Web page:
CAIRO — Mohammed Morsi, the onetime jailed member of the formerly banned Muslim Brotherhood, was declared president of Egypt on Sunday, becoming Egypt’s first civilian and democratically elected leader. He will govern a divided populace and share power with a military council that has governed Egypt directly or in the shadows since its modern inception.
The election commission said Morsi won 13.2 million votes to Ahmed Shafik’s 12.3 million. The 52 to 48 percent result was about what Morsi had claimed hours after the polls closed a week earlier.
In Tahrir Square, where an 18-day uprising more than a year ago forced the resignation of Hosni Muabrak, Morsi supporters erupted in cheers at 4:29 p.m. when the results were announced.
It remained unclear what sort of government Morsi would lead. Within hours of polls closing a week ago, the ruling military council, which had battled the Muslim Brotherhood for decades, announced that it had amended the nation’s temporary constitution so the president would have no independent say over military matters. The council also gave itself authority over the drafting of a permanent constitution. Those actions followed the dissolution of Parliament, which the Muslim Brotherhood had dominated.
Still, Morsi’s supporters were exuberant, thrilled not just by the results but also by the fact that they clearly had not been rigged.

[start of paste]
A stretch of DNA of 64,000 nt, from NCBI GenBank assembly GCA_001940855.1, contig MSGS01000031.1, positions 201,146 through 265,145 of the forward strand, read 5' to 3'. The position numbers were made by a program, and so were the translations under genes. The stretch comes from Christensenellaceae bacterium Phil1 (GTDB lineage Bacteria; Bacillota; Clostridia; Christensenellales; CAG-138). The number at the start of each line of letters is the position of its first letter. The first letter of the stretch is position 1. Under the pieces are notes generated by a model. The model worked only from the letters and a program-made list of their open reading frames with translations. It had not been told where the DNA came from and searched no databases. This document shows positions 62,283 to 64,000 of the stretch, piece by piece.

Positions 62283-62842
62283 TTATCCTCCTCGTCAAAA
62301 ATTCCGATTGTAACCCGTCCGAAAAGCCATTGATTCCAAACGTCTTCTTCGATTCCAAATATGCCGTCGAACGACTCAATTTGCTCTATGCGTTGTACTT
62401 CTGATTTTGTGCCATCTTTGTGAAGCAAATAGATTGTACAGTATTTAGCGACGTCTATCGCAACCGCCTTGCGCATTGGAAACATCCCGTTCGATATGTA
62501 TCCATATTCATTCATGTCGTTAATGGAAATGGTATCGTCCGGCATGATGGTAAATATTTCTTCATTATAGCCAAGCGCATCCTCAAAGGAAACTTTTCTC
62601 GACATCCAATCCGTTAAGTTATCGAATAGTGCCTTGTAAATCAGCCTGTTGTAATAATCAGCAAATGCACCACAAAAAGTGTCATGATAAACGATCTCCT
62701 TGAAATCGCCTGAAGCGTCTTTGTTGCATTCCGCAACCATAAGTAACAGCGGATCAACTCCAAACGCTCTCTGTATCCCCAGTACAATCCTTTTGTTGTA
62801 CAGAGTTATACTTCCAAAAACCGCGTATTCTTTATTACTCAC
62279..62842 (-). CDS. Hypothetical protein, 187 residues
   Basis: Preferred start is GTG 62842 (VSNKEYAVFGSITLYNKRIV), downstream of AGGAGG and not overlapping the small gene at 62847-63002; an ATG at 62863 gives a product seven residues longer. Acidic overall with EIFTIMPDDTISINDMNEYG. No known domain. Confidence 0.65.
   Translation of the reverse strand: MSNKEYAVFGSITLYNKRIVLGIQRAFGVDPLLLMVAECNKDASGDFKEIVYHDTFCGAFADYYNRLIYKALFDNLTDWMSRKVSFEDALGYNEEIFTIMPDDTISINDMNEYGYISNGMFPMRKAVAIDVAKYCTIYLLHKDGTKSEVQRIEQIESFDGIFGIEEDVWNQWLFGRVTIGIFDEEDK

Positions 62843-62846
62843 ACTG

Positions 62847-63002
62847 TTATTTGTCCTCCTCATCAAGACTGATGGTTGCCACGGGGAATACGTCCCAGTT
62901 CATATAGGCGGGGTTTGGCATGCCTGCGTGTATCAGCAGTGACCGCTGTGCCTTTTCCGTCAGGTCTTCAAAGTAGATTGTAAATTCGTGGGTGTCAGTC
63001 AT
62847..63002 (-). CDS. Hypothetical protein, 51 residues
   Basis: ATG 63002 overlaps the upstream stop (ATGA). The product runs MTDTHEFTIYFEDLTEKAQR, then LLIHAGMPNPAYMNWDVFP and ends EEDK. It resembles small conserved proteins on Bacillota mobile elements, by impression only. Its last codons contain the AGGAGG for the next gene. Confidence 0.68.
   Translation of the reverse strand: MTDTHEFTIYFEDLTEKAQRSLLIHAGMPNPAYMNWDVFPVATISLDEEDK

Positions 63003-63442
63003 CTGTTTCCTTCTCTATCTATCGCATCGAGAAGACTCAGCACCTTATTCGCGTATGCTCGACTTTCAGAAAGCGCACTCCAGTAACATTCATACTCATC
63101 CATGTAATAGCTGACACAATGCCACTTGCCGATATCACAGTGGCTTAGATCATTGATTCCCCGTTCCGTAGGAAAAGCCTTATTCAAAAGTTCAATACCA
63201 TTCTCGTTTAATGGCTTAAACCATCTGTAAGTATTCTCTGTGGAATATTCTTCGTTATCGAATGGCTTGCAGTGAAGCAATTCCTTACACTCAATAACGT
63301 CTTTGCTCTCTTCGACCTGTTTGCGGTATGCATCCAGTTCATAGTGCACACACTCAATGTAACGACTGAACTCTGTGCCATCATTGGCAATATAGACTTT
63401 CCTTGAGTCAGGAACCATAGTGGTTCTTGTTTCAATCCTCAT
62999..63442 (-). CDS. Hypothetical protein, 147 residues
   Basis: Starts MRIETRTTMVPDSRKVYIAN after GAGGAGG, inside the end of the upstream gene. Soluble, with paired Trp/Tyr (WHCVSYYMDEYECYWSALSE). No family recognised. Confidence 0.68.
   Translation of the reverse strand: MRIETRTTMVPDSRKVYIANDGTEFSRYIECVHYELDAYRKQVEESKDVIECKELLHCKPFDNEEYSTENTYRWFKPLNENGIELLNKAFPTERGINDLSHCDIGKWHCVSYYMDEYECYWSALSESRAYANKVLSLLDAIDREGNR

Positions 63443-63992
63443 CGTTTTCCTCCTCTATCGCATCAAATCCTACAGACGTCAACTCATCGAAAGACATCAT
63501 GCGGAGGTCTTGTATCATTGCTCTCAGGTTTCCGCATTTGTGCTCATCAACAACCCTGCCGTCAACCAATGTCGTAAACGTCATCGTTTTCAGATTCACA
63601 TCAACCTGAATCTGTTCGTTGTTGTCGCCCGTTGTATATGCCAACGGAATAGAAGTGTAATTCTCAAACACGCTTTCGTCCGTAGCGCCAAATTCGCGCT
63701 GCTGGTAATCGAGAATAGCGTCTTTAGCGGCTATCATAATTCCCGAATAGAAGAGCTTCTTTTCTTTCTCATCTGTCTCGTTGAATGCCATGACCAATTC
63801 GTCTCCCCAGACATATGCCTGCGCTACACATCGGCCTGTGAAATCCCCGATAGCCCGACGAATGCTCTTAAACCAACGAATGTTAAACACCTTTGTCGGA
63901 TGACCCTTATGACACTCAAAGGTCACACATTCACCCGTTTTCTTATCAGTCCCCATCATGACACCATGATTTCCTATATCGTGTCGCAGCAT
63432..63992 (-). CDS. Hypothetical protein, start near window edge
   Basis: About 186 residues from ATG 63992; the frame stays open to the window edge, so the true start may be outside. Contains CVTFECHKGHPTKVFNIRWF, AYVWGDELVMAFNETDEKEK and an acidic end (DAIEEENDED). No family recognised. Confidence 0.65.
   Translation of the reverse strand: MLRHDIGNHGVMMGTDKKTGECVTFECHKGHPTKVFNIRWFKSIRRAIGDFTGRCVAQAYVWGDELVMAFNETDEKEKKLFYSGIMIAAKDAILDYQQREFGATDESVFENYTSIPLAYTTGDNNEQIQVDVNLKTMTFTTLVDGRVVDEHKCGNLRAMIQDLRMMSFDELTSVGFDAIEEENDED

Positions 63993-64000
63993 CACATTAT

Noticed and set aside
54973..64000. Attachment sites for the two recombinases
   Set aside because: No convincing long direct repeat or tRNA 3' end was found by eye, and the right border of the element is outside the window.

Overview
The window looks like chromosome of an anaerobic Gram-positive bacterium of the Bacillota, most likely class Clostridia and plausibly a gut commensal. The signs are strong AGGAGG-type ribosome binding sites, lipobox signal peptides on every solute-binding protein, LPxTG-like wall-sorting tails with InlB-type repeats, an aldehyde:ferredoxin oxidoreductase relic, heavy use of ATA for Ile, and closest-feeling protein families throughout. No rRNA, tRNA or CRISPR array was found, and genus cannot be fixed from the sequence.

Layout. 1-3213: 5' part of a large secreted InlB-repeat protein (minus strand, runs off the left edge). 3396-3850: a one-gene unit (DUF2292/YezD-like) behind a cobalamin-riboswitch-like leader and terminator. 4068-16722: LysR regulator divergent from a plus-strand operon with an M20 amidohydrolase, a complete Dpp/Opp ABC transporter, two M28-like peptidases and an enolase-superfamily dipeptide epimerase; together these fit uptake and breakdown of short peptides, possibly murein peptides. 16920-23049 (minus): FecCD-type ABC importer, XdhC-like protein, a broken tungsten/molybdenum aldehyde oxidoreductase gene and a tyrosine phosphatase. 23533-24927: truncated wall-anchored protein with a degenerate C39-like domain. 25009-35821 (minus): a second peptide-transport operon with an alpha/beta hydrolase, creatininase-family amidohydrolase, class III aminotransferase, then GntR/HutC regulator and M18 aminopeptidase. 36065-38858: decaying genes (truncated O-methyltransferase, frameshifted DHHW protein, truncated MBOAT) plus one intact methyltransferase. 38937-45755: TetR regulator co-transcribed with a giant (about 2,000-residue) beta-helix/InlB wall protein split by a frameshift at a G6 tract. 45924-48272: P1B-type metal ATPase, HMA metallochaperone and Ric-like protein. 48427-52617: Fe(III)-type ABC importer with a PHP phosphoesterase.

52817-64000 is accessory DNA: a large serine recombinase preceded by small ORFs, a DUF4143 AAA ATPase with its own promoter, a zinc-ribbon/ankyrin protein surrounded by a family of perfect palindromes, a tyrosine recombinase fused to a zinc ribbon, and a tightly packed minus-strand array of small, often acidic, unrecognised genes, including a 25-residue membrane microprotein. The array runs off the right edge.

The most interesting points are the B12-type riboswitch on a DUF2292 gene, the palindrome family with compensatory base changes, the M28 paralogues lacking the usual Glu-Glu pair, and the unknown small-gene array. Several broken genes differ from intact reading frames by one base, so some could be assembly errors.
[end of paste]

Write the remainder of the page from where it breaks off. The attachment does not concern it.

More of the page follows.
“I knew Morsi won but we feared the military council would rig the results,” said Ahmed Hussein, 28, an accountant and Morsi supporter who had spent two days in the square.
In Tahrir Square, the revelry was without restraint. People screamed, dropped to their knees in prayer and fired off fireworks, even though the sun was still up.
Morsi’s uncertain mandate was evident, however, as was his lack of appeal to the revolutionaries whose fervor had toppled Mubarak. Revolutionaries said they were more pleased that Shafik, a retired air force general and Mubarak’s last prime minister, had lost than Morsi won.
A shopkeeper just a block away from the square expressed tepid enthusiasm for change.
“We haven’t tried the Brotherhood before,” said Mohammed Ahmed, 39. “We haven’t had a chance to try something else.”
Some said the results were not about Morsi but ensuring the ruling military council respected the will of the people.
“Morsi is our president. We recognized it from the initial results. We came here to bring him his rights and authorities as president,” said Ahmed al Masry, a 24-year-old Arabic teacher who said he didn’t vote for Morsi in the initial round of balloting in May.
The election commission, whose head was a Mubarak appointee, had said the delay in announcing the result was to give it time to consider more than 400 complaints by the candidates, but as the days passed and the rumors spread, there were fears the military might be trying to rig the result. In the end, however, the difference between the results released by the Brotherhood in the hours after the vote and those tabulated Sunday showed just 5,000 fewer votes for Morsi.
What kind of government Morsi would establish and what that could mean for the United States remained unclear. But within minutes of claiming the presidency, Morsi met a campaign pledge and resigned from the Brotherhood. He was scheduled to speak to the nation later Sunday.
Special correspondent Amina Ismail contributed to this report.